Now, it's been a good eight years since I've seen 300, and I can't say that I was particularly fond of it. But beneath its own eye-widening layer of violence, there was a tangible idea of who King Leonidas was, what this war meant, and why Sparta mattered. No matter how much clumsy exposition is hurled our way, all we really know here is that there are two sides and they hate each other.
When Rise of an Empire asks us to engage on a more intimate level, which it does — the personal warfare between Sullivan Stapleton (whose name, I guess, is Themistokles) and Bad Guy Captain Eva Green (a.k.a. Artemisia) is founded on the idea that she likes him, and he kind of digs her (re: angry sex), and they want to rule together, but a rose by any other name and all that — we're effectively lost. With characters who don't matter in the slightest, material like this is just filler between the practically striking battle sequences.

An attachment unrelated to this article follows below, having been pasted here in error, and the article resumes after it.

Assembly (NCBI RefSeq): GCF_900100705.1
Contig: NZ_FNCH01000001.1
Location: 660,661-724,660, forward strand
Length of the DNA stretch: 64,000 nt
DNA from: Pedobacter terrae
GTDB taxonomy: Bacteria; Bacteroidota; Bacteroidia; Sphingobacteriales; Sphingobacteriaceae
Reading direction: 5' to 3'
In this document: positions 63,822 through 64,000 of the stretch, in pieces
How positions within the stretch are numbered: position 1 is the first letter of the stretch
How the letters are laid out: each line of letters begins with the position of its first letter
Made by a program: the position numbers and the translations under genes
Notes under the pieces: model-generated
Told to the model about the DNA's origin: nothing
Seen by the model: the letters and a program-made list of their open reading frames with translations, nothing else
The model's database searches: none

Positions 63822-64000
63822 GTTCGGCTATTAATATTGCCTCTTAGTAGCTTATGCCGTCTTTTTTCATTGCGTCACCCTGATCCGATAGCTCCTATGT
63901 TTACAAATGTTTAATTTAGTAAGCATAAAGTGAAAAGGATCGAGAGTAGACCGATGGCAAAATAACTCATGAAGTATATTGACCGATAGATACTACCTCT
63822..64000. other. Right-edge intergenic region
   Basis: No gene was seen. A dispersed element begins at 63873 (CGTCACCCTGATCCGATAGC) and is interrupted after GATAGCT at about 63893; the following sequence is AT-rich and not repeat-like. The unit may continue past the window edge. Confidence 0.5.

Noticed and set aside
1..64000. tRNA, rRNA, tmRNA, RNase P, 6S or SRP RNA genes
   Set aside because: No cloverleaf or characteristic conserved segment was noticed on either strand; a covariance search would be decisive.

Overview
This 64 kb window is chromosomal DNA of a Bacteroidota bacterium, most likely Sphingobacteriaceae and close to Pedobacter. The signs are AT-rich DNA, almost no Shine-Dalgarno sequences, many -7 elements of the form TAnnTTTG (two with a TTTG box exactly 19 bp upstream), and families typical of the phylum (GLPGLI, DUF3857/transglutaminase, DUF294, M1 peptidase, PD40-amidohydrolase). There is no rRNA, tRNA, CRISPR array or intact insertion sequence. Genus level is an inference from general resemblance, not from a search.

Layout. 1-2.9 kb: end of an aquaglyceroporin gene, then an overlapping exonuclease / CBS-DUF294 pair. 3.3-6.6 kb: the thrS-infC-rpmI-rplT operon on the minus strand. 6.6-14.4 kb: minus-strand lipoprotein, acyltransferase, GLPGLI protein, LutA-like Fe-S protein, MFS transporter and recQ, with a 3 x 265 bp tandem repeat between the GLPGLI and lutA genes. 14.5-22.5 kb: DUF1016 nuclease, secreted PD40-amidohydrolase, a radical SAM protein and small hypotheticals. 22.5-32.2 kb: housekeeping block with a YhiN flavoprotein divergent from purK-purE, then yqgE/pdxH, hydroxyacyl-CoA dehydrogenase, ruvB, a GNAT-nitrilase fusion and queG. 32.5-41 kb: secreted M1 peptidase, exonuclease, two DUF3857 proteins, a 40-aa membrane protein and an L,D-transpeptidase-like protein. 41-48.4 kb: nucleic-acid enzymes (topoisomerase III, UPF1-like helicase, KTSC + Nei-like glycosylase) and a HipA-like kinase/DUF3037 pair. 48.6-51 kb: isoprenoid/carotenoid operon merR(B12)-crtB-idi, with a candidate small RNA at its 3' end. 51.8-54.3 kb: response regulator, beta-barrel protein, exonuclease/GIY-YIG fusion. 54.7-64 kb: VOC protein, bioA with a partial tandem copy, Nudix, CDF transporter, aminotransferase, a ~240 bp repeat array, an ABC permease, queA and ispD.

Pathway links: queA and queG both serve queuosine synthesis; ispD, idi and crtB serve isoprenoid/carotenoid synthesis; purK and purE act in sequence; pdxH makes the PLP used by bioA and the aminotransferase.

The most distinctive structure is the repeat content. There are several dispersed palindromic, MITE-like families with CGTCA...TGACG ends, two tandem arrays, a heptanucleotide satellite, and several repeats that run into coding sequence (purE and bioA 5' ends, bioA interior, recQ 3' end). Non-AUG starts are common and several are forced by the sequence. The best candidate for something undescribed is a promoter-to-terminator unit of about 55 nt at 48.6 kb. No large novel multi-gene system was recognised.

But when the "in-between material" is as meaningless as it is in Rise of an Empire, the battles can't function as much more than filler themselves. Filler between the opening titles and closing credits. A game of Candy Crush you play on the subway. Contemptfully insubstantial and not particularly fun, but taking place nonetheless.
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Without even a remote layer of camp — too palpably absent as Rise of an Empire splashes its screen with so much human fluid that "The End" by The Doors will start to play in your head — there's no victory in a movie like this. No characters to latch onto, no story to follow, no joy to be derived. Yes, it might be aesthetically stunning (and really, that's where the one star comes in... well, half a star for that and half for the giant rhinos), but the marvel of its look shrinks under the shadow of the painful vacancy of anything tolerable.